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It was a lovefest.

Former Republican vice presidential nominee Sarah Palin descended on Billings and left no book unsigned Tuesday during a 21/2-hour blitz of Borders bookstore.

The conservative celeb did not address the crowd of several hundred people and did not take media questions, but she signed copies of her new memoir, “Going Rogue,” with a blistering proficiency that would have left Henry Ford breathless.

“So nice to meet you. Thanks for coming,” said Palin, shaking the hand of a young father with a toddler on his hip, followed by a petite older woman dressed as if she were headed to Christmas Mass, followed by a barrel-chested man in Carhartt bib overalls. The fans kept coming two books at a time. Palin kept signing.

She looked each person in the eye, flashed her supercharged smile and almost simultaneously penned a big, loopy signature with a red Sharpie on the inside cover of each book before passing the customers on to her husband, Todd. Each transaction lasted three to four seconds. Borders officials said that for security reasons they couldn’t reveal how many people were given access to Palin.

Baby Trig was in the house, and word quickly spread that Palin’s parents, Chuck and Sally Heath, would be working the waiting line, which snaked through almost every section of the store before disappearing behind a maroon curtain in the literature section, where Palin worked her blue-collar magic.

“I just told her that she was an inspiration for many of the women in my family,” said Gary Drake, director of the Montana Rescue Mission. In his hand, he held an autographed copy of “Going Rogue” for his wife.

Drake was contacted before the event by a local businessman who was lining up people to greet Palin as she walked off the bus. She knew enough about him when they met to thank him for providing shelter, hot meals, basic clothing and spiritual guidance to people in need.

Another VIP, John Etchart of Helena, emerged from the signing sanctum with a stack of Palin’s bestseller, one for each member of his immediate family.

“Our daughter, Jeannie Etchart, worked for Gov. Palin throughout the campaign,” Etchart said.

Palin was even kind enough to include a mention of the Helena woman in her book, for which John Etchart gave her a little friendly ribbing Tuesday. Page 248 of “Going Rogue” identifies Jeannie Etchart as a campaign worker from Minnesota, not Montana. Etchart’s parents and grandparents emerged from the book signing elated nonetheless.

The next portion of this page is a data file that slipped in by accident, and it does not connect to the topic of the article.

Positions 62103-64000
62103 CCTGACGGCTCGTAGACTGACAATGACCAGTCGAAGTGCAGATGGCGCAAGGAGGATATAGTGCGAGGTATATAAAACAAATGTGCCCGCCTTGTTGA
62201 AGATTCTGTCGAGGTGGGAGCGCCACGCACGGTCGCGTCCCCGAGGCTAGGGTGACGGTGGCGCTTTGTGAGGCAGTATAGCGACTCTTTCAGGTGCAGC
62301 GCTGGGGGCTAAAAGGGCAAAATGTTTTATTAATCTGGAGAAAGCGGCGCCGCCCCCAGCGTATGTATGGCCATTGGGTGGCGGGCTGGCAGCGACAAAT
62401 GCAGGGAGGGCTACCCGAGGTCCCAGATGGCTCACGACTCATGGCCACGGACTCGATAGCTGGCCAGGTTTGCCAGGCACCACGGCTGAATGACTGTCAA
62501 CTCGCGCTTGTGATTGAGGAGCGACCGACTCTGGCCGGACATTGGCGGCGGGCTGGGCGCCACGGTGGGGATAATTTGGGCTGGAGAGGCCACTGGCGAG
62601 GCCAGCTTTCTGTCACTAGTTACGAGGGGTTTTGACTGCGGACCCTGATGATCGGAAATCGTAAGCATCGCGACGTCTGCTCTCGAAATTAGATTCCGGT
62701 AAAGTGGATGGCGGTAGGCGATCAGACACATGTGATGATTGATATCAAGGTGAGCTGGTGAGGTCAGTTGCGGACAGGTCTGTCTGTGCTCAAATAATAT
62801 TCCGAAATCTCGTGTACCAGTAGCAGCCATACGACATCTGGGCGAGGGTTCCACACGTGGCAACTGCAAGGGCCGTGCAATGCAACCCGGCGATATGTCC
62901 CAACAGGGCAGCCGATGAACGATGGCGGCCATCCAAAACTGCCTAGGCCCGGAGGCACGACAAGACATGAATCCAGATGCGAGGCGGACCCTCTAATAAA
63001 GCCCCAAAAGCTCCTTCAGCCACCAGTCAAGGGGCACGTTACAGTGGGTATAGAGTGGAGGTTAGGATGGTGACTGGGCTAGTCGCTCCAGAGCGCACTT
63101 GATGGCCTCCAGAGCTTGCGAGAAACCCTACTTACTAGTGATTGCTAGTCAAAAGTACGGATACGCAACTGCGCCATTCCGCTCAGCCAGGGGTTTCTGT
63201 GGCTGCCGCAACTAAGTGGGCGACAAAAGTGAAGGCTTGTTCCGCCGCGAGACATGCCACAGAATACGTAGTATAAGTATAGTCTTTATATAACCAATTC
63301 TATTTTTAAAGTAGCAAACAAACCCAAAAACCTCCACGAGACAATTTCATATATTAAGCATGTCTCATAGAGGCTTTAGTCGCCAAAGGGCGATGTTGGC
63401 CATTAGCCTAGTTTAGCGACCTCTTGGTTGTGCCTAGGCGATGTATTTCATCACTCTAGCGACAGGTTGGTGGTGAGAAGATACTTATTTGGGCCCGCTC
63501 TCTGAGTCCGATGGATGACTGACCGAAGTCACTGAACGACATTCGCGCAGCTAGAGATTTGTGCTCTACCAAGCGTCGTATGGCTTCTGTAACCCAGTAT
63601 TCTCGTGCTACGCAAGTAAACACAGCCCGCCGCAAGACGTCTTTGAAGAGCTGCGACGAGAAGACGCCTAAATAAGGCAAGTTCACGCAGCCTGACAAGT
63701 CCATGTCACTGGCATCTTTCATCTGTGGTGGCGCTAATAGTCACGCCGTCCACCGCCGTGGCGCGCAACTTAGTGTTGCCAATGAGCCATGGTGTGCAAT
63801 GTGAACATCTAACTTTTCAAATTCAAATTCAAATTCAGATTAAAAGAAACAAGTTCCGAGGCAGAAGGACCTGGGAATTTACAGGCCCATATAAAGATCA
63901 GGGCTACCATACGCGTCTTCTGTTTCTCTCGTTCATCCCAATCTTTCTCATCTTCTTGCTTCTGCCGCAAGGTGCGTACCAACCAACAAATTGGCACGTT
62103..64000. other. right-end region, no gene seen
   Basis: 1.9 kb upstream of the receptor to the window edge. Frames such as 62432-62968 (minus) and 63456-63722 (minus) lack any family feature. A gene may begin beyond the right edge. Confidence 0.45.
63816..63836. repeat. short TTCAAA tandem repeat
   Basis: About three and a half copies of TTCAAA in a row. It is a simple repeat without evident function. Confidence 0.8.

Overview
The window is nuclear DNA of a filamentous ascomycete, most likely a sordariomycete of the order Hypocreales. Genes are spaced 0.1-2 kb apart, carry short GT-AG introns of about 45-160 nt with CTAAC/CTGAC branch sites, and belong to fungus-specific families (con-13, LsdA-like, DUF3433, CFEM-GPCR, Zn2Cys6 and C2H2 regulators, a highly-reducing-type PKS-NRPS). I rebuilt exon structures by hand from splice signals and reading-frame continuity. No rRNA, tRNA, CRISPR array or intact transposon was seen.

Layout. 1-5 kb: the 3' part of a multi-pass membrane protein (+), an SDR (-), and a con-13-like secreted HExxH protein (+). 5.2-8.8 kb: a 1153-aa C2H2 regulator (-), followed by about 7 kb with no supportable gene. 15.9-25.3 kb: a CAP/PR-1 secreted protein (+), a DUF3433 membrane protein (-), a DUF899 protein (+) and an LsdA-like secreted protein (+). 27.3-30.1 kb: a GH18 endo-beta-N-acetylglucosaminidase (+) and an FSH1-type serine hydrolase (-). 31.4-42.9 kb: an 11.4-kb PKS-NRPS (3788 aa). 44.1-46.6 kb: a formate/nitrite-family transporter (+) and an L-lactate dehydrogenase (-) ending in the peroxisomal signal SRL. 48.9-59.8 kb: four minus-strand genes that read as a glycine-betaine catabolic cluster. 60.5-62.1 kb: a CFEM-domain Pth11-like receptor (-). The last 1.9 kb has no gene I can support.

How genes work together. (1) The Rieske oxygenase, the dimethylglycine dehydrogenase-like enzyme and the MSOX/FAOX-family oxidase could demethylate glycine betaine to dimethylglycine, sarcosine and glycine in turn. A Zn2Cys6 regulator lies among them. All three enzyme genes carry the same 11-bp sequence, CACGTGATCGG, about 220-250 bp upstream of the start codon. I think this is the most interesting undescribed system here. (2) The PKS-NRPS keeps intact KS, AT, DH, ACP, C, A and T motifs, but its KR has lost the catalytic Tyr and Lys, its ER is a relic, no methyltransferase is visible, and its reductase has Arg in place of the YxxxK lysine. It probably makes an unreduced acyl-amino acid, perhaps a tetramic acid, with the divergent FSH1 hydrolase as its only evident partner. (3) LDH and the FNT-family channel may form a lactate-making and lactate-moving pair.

The former vice presidential candidate couldn’t have asked for a friendlier venue. Yellowstone County voters turned out strong for John McCain and Sarah Palin in the last presidential election, giving the Republicans 51.2 percent of the local vote, compared to Obama’s 45 percent. Other than a brief refueling stop in Great Falls during the 2008 election, Tuesday’s visit was Palin’s first to the state. She didn’t leave the plane in Great Falls last year.

 A Gallup poll released Monday placed Palin’s national approval rating at 46 percent, much better than the 39 percent rating she received in July after resigning her post as Alaska governor in midterm.

No one balked at surrendering their cameras, cellular phones and other belongings to young Borders staff members who stuffed everything from clothing to baby car seats into cardboard boxes. For security and publicity reasons, there was a long list of items not allowed into the signing area. No one walked out the other end of the curtain with a surprise memento, just signed books and coat checks.

The chance to shake Palin’s hand and get her autograph was worth risking frostbite for fans like Peggy and Tiffany Lebrun, who waited outside Borders all night in subzero temperatures with hundreds of others for an admission wristband.

“They said I was person No. 25,” said Peggy Lebrun, who arrived at Borders at 10 p.m. Monday. Standing near the front of the entrance to the Palin signing area shortly before noon, Lebrun still wore her insulated overalls from the night before.

Tiffany Lebrun said they made it through the night with the help of employees from World Market who catered free hot coffee and cookies to the ticket line. The International House of Pancakes also worked the line through the night selling beverages.

The Lebruns took turns sitting in their warm truck, which was parked nearby. Also in line were people from as far away as Bismarck, N.D., Malta and Wyoming.

More than 13 hours later, they were standing at the front of the line as a small group of women standing in the travel books section began softly singing “The Star-Spangled Banner.” The people around them quickly joined and soon the chorus was several hundred bystanders strong.

Out came the cell phone cameras and point-and-shoots, with lenses aimed at the store’s back exit where, based on the concentration of security, it was a safe bet Palin would appear. But it was a false alarm.

The crowd then launched into “God Bless America.” But the slow songs of the Republic were quickly replaced by up-tempo store Christmas music as the author arrived and got down to business.

Signing-event organizers handed out overflow wristbands to people who didn’t get to the event soon enough for guaranteed access. Borders guaranteed latecomers at least a large sticker signed by an autograph machine loaded with the celebrity’s signature.

Billings wasn’t Palin’s only stop of the day. She left the store around 2:30 p.m. to travel by private jet to Colorado Springs, Colo., where 1,000 people were expected for a 7 p.m. book signing at a Borders Books there.

According to the Colorado Springs Gazette, a red-coated Palin impersonator entertained people there lined up for wristbands while Billings got the real thing.

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